13 Modern TV Stars People Forgot Were Massive Movie Stars

List Rules

Vote up the TV actors you remember as Hollywood A-Listers.

Since television first began competing with the movies for audiences, numerous movie stars looked to TV as a way to extend or revive their careers. Some, like Lucille Ball, found far more fame on the small screen than they ever had on the big screen. Others, like Fred MacMurray and Barbara Stanwyck, were huge stars in movies and on television.

The trend of faded movie stars seeing their fortunes change by heading to television has continued into the 21st century. Younger viewers may see Kevin Costner on Yellowstone or Jane Fonda on Grace & Frankie and not even realize that they were huge box office draws a few decades earlier. But they were.

Which of the actors listed here would you be surprised to learn used to be a movie star?

  • 1
    53 VOTES
    James Spader
    Photo: The Blacklist / NBC

    For the past few decades, James Spader has had a very successful and varied career on television, starring in shows such as The Practice, Boston Legal, The Office, and the long-running drama The Blacklist. The actor won three consecutive Primetime Emmys for his portrayal of attorney Alan Shore on The Practice and Boston Legal and has earned two Golden Globe awards for playing crook-turned-FBI informant Raymond "Red" Reddington in Blacklist. David E. Kelley, the creator of The Practice and Boston Legal, revealed during a panel discussion presented by the Hollywood Foreign Press Association that Spader almost didn't get the chance to take on the role of Alan Shore:

    I was told that no one would ever welcome James Spader into their living room. People will watch him in the movies, but they will never let him in their own home.

    In the 1980s and '90s, Spader was more recognized for his work in films than on TV. He often played unlikeable characters in supporting roles, such as a snobbish rich high schooler Pretty in Pink, Diane Keaton's backstabbing colleague in Baby Boom, or a nosy lawyer in Wall Street. Spader's big break came when he was cast as the lead in Steven Soderbergh's 1989 indie film Sex, Lies, and Videotape. Spader's performance as Graham, a troubled man who videotapes women talking about their sexuality and fantasies, earned him the Best Actor award at the Cannes Film Festival.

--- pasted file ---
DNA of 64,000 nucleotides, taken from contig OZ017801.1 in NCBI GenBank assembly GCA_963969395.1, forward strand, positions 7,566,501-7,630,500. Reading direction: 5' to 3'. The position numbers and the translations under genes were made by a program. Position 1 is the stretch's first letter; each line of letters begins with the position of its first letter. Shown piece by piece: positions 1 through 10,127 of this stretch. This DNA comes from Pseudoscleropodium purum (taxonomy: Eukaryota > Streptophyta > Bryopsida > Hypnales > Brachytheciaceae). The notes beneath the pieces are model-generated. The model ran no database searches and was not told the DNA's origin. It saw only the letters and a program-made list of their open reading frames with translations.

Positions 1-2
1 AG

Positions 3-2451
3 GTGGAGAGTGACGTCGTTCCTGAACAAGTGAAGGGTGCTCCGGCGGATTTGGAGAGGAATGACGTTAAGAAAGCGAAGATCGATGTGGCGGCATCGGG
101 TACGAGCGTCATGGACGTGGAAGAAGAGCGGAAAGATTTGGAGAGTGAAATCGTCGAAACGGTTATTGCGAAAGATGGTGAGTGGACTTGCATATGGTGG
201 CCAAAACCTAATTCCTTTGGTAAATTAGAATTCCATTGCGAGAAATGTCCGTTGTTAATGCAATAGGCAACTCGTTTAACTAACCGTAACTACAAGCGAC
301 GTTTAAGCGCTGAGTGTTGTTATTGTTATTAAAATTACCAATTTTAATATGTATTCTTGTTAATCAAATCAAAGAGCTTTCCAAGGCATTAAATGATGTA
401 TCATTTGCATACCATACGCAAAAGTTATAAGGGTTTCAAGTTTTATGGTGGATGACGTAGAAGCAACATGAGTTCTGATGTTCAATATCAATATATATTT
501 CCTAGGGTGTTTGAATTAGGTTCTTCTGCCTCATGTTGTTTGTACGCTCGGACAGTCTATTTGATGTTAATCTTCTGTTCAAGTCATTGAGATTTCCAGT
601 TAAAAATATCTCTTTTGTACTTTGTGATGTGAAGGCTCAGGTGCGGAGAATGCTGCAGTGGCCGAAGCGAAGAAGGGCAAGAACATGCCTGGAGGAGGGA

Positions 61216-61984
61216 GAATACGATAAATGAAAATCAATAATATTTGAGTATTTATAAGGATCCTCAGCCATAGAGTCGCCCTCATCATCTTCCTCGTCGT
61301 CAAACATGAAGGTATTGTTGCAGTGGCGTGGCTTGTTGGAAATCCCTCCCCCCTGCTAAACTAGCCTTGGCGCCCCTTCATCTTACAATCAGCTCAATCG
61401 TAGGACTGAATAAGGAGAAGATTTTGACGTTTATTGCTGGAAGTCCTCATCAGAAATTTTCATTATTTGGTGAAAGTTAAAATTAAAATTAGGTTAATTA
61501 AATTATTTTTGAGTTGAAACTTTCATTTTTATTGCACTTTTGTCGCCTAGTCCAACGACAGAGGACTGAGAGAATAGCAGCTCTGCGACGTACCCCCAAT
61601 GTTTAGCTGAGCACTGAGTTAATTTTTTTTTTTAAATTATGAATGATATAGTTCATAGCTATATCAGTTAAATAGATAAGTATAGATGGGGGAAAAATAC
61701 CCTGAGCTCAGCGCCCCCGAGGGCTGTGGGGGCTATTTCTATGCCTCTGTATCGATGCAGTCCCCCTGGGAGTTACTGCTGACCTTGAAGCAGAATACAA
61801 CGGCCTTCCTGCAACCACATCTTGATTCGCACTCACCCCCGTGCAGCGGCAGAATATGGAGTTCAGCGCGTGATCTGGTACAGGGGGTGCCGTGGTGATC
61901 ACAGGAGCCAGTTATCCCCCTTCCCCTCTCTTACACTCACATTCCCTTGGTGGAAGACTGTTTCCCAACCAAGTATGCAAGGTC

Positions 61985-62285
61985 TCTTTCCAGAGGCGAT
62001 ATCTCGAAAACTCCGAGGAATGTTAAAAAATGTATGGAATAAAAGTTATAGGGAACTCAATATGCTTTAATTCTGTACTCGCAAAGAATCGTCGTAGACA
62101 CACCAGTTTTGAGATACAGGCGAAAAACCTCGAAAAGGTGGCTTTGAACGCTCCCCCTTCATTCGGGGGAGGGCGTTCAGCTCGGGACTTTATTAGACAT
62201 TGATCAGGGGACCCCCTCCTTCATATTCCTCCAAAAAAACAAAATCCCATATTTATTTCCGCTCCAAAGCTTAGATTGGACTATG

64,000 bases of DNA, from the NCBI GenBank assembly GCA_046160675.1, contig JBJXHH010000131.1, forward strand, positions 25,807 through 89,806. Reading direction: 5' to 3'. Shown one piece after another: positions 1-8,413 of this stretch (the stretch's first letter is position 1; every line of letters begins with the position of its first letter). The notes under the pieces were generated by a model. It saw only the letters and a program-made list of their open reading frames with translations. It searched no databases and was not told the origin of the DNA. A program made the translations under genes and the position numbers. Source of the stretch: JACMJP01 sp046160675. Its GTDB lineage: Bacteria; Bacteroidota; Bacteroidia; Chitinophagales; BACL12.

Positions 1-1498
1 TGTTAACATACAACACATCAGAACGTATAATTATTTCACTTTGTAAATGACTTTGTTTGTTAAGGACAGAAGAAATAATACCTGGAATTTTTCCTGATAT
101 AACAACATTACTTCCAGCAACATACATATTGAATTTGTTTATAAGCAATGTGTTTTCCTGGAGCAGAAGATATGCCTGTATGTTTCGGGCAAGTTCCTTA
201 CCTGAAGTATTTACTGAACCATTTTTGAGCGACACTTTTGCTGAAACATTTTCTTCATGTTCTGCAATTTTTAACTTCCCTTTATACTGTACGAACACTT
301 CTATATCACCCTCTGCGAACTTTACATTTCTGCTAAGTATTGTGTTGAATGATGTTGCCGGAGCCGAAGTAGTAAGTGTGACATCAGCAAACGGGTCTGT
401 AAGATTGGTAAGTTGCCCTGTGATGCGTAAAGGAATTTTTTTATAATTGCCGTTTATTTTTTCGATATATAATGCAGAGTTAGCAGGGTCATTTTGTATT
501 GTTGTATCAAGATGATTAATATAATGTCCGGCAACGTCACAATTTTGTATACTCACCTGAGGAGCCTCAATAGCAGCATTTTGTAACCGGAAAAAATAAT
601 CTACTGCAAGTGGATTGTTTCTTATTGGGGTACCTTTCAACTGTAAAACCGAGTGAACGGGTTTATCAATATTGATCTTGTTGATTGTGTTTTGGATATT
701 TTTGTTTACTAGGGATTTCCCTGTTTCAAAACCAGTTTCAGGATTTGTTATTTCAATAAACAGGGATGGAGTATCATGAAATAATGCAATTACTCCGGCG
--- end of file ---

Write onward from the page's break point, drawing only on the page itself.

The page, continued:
Spader followed this up with lead roles in Bad Influence, White Palace, and True Colors. In 1996, he starred in Crash, an erotic thriller that won a Special Jury Prize at the Cannes Film Festival, where it was also nominated for the festival's top prize, the Palme d'Or. Even after turning his focus to television in the 2000s, Spader continued to portray lead or supporting roles in films such as the black comedy Secretary and the historical drama Lincoln.

  • C. Thomas Howell
    Photo: Animal Kingdom / TNT

    For a few years in the 1980s, C. Thomas Howell was one of the hottest young actors in Hollywood. After making his film debut in E.T.: the Extra-Terrestrial, a 15-year-old Howell played the leading role of Ponyboy Curtis in The Outsiders. He was then in cult classic Red Dawn, was a part of the cast in the short-lived ABC drama series Two Marriages, and was a finalist for the role of Marty McFly in Back to the Future.

    His most prominent film in the 1980s was 1986's Soul Man, in which he portrayed a white student pretending to be black to get a scholarship. Although the film was commercially successful, it received mainly negative reviews and was condemned by, among others, the NAACP and Spike Lee for its subject manner and use of blackface. In 2014, Howell claimed that he didn't regret taking the role, saying that the film was "an important part of [his] life" and "an important film" for ethnic relations in the United States.